The Siege of Kumamoto Castle: Satsuma Rebellion 1877
This siege took place during the Satsuma Rebellion being one of the major battles that was fought. The Imperial Japanese Army could not afford to lose the battle for Castle Kumamoto as the castle was in a strategic position between the Satsuma rebels and Tokyo the seat of power. The main garrison town of Kyushu was also under threat should the castle fall to the rebels plus other parts of Japan may decide to join the rebellion if the Satsuma forces were successful in their quest.
The first bombardment took place on February 19th with return fire from the defenders upon the Satsuma rebels. The castle had been standing since 1598 plus it was one of the strongest and formidable fortresses in Japan. Once the Satsuma army had gathered on February 22nd the main attack began. Heavy fighting ensued throughout the night but the Satsuma forces were repelled. Two more days fighting followed without success forcing the Satsuma rebels to change their tactics. They would try to starve the defenders into surrender, so dug in their forces around the castle, the siege had begun.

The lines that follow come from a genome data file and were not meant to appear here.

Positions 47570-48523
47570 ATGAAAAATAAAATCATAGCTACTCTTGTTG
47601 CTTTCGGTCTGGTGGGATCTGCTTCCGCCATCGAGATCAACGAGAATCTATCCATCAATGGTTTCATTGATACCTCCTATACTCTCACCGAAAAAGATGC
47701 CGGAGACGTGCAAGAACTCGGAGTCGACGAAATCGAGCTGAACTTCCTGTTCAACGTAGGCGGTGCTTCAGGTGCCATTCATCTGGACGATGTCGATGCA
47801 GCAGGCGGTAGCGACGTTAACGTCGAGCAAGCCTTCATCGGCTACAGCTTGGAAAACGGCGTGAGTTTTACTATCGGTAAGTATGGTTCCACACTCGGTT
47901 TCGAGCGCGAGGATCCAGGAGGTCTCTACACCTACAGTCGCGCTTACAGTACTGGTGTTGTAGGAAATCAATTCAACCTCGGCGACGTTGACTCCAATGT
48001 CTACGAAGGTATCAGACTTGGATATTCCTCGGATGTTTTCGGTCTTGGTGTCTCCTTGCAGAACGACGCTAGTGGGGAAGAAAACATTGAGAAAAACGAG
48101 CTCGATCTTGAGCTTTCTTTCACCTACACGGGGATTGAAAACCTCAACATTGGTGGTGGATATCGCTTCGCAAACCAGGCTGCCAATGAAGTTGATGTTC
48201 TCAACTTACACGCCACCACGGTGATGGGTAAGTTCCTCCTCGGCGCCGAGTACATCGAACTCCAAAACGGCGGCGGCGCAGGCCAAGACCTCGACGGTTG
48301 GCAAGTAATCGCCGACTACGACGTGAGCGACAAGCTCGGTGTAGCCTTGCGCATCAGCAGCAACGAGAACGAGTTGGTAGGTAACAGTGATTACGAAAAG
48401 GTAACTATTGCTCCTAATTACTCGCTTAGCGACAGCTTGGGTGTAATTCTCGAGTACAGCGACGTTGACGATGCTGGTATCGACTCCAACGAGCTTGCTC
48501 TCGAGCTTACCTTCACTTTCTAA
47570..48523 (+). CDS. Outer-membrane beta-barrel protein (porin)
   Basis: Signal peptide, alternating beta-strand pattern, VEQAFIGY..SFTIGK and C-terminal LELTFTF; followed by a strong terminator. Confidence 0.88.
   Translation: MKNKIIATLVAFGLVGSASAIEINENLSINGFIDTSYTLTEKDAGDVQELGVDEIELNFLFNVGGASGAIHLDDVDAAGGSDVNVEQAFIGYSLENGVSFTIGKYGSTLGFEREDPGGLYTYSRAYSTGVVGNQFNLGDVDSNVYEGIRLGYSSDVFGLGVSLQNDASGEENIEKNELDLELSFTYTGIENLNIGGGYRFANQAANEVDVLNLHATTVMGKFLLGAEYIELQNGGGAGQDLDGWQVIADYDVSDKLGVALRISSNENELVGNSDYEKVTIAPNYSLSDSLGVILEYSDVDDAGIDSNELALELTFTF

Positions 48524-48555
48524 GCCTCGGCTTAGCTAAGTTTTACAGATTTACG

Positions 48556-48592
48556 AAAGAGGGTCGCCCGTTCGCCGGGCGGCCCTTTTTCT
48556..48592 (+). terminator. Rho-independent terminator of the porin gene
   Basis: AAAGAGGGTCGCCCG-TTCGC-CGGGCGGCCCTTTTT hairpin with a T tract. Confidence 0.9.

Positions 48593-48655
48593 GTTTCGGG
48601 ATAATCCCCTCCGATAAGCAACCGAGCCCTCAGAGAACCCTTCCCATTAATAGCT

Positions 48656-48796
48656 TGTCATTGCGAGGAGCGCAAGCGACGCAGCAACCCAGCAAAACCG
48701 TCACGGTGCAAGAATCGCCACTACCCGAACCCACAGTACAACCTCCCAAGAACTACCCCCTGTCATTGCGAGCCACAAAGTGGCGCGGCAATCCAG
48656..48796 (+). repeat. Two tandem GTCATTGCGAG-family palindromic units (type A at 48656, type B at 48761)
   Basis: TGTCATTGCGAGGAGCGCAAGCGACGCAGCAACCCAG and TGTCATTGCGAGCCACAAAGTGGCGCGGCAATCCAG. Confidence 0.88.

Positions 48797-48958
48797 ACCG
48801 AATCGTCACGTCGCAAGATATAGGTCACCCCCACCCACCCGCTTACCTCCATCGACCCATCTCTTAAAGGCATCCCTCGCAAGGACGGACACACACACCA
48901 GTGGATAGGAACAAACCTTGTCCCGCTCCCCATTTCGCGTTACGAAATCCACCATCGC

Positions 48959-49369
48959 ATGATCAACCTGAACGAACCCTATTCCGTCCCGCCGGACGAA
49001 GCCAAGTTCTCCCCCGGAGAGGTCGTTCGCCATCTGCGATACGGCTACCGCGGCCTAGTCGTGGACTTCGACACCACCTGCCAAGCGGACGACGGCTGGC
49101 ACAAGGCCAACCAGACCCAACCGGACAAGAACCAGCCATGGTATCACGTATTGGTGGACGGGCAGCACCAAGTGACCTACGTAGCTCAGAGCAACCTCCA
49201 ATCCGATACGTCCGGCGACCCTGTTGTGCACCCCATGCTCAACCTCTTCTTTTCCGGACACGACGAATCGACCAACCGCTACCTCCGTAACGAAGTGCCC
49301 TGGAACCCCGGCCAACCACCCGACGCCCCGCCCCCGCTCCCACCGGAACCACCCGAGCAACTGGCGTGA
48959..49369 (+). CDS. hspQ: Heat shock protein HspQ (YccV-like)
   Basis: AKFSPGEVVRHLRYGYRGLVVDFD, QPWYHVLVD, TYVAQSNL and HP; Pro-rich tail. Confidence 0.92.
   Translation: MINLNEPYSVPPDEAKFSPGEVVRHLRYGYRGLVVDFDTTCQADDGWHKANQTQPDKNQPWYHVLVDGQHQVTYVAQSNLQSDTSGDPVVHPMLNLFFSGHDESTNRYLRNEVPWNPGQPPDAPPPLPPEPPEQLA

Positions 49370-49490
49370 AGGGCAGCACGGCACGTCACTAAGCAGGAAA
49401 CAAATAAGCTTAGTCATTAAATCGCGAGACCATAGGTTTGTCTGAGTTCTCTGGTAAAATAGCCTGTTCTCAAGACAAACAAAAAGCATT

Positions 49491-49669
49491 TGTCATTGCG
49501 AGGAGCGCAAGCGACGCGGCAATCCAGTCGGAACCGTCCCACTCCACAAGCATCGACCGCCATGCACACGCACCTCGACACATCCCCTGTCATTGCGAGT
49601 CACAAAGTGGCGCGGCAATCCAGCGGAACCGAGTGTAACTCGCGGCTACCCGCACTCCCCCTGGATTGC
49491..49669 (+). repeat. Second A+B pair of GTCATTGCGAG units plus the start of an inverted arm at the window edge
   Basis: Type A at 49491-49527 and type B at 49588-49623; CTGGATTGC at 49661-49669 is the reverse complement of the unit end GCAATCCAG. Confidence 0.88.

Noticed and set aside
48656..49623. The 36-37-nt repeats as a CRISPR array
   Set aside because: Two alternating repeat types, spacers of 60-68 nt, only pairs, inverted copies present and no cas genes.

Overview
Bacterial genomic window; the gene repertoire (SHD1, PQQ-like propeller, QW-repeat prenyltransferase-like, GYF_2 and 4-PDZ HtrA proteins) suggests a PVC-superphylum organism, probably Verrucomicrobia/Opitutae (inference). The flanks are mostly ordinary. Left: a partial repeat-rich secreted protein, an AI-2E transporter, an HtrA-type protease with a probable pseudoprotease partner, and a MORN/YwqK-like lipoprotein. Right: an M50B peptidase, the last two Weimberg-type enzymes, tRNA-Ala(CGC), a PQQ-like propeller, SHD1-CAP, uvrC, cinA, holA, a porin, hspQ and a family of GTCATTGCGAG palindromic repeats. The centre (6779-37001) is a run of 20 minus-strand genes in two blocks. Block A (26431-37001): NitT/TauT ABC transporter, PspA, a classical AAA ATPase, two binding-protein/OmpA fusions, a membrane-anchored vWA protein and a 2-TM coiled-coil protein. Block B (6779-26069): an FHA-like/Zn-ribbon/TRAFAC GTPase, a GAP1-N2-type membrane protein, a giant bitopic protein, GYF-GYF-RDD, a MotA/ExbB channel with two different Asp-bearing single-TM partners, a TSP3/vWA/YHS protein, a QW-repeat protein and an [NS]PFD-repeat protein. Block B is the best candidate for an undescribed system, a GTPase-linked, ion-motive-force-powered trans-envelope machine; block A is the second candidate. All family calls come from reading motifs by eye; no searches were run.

The defenders were in a bad position as their food supplies were low following a fire in the store place. Forces belonging to Ex Samurai gathered to support Saigo bringing his total manpower to over twenty thousand. Some fifteen thousand of these man fought in a fierce battle at Tabaruzaka against ninety thousand men of the Imperial Army suffering huge losses. The defenders of the castle took advantage of the depleted numbers by forcing through Satsuma forces to enable supplies to the castle to get through. The main Imperial Army then defeated the Satsumas on April 12th liberating the castle so ending the siege.
There have been so many castle sieges over the centuries all important at their moments in time. Some lasted so long that forces on both sides lost as their numbers depleted due to starvation, enemy fire or disease.
Find other castle sieges that may be of interest at Wikipaedia.org